As the gates of the Venice Biennale swung open yesterday to the world's press, assembled critics raced to a single destination: the British artist Mike Nelson's labyrinthine installation.
Every two years, the artworld converges on Venice to see national exhibition pavilions compete in venues across the city. Nelson's pavillion, already championed as Britain's most ambitious entry ever to the Biennale, is being talked up as serious contender for the Golden Lion award, given to the Biennale's best national pavilion.
Nelson, 44, working with the British Council, has spent £300,000, employed at least six staff, and worked on site for 12 weeks to convert Britain's neoclassical pavilion – occupied every two years by a different British artist – in to a warren of rooms. These are interrupted by an entire building facade inside a central courtyard, for which Nelson has removed the pavilion's roof. Critics have already been wowed by the artist's ambition, sense of scale and capacity to unnerve.
"Bet you £50 he wins the Golden Lion," said Ben Lewis, a critic with BBC Two's The Culture Show. "It's a masterpiece. He's like a Hollywood director, working in contemporary art. He's in to these ontological feedback loops which you see in Inception or The Matrix. It's a building inside a building. You are continually wondering where you are. It's really like a film set; it's perfectly translated into art terms. The materials are very evocative. He's absolutely brilliant at doing a psycho's lair; but it's much more than that."
Yesterday, Nelson batted away criticism that his installation – which references an earlier 2003 artwork from the Istanbul Biennal, and uses materials from Istanbul and Venice – has no relevance to contemporary British life. "The aesthetic of it is no different to an estate in the East End, or somewhere around Silvertown, it's really not that dissimilar," he said. "[Buildings like this] exist in every culture... the discrepancy in wealth between Istanbul and Britain now is very small. In 15 years Istanbul will be as wealthy as London. That's what interesting to me is the change in that city."
The British artist's effort is just one entry out of 89 countries competing during the event, which opens to the public on Saturday. Countries exhibiting for the first time include Haiti, Saudi Arabia and Bahrain, all of whom, as well as being recognised for their work, hope to take advantage of the art world's most elite players' presence in town, all here to network and strike deals.
Pavilions housing the work are split between the city's gardens, the Arsenale, a former complex of shipyards, and the city at large.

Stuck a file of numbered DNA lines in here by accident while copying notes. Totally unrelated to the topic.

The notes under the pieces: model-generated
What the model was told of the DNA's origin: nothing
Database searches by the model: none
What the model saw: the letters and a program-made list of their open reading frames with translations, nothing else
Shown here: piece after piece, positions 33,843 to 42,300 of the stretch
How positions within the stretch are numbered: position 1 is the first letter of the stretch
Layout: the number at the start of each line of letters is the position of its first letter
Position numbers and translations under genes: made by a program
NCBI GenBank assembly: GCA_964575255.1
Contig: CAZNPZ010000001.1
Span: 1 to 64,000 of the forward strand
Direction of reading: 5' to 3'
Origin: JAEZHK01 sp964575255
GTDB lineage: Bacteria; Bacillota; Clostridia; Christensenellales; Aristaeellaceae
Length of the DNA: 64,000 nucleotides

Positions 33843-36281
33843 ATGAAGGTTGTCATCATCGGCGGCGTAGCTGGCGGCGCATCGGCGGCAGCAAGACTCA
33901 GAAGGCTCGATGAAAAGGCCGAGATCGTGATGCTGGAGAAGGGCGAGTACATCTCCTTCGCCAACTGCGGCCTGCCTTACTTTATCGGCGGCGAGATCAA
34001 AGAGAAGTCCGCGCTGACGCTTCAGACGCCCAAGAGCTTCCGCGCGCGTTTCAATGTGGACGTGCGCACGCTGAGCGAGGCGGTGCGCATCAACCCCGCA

The scale of Mike Nelson Venice entry this year dwarfs Britain's 2009 outing, a video work by Steve McQueen, and Trace Emin's exhibition in 2007, containing drawings, paintings, and installation work.
Nelson was born in Loughborough in 1967 and has twice been shortlisted for the Turner Prize, first in 2001, when he was beaten by Martin Creed, and then in 2007, when Mark Wallinger picked up theaward.
"It is one of the most radical reworkings of the British pavilion in many years," added The Art Newspaper's editor, Jane Morris. "It is a huge, immersive, atmospheric, olfactory experience. Not surprisingly, it is generally agreed to be one of the must-sees of this year's Biennale."
Venice Diary: Welcome to the psycho's lair: Mike Nelson at the 2011 Biennale
Steaming over Vaporettos
For those artists without a private motor launch, it was a case of up the canal without a Vaporetto yesterday, after Venice's water bus transport workers decided to use the first day of the Biennale to launch a city-wide strike. While the Grand Canal appeared more serene than normal, most competitors and visitors at the Biennale were forced to tramp about the maze-like streets by foot, leading to some sweaty, late, angry looking artistic luminaries.
US entry in the running
Some of Mike Nelson's most pressing competition for the Golden Lion comes from the US Pavilion, which won the award in 2009 for an entry by Bruce Nauman. This year, Puerto-Rico-based artists Allora and Calzadilla combine the themes of sport and war in their exhibition Track and Field, which sees a huge overturned military tank topped by an athlete on a running machine. As the athlete runs, the tanks tracks spin. The noise dominates the otherwise tranquil sounds of birdsong in the Giardini.
Egyptian's moving work
Egypt's entry comes from the deceased artist Ahmed Basiony, shot and killed during a pro-democracy demonstration in Cairo's Tahrir Square in January. His show, 30 Days of Running in the Place, interposes video of the artist running on the spot, taken from an earlier work, with footage shot by him of the Cairo demonstrations in the days before his death.Reuse content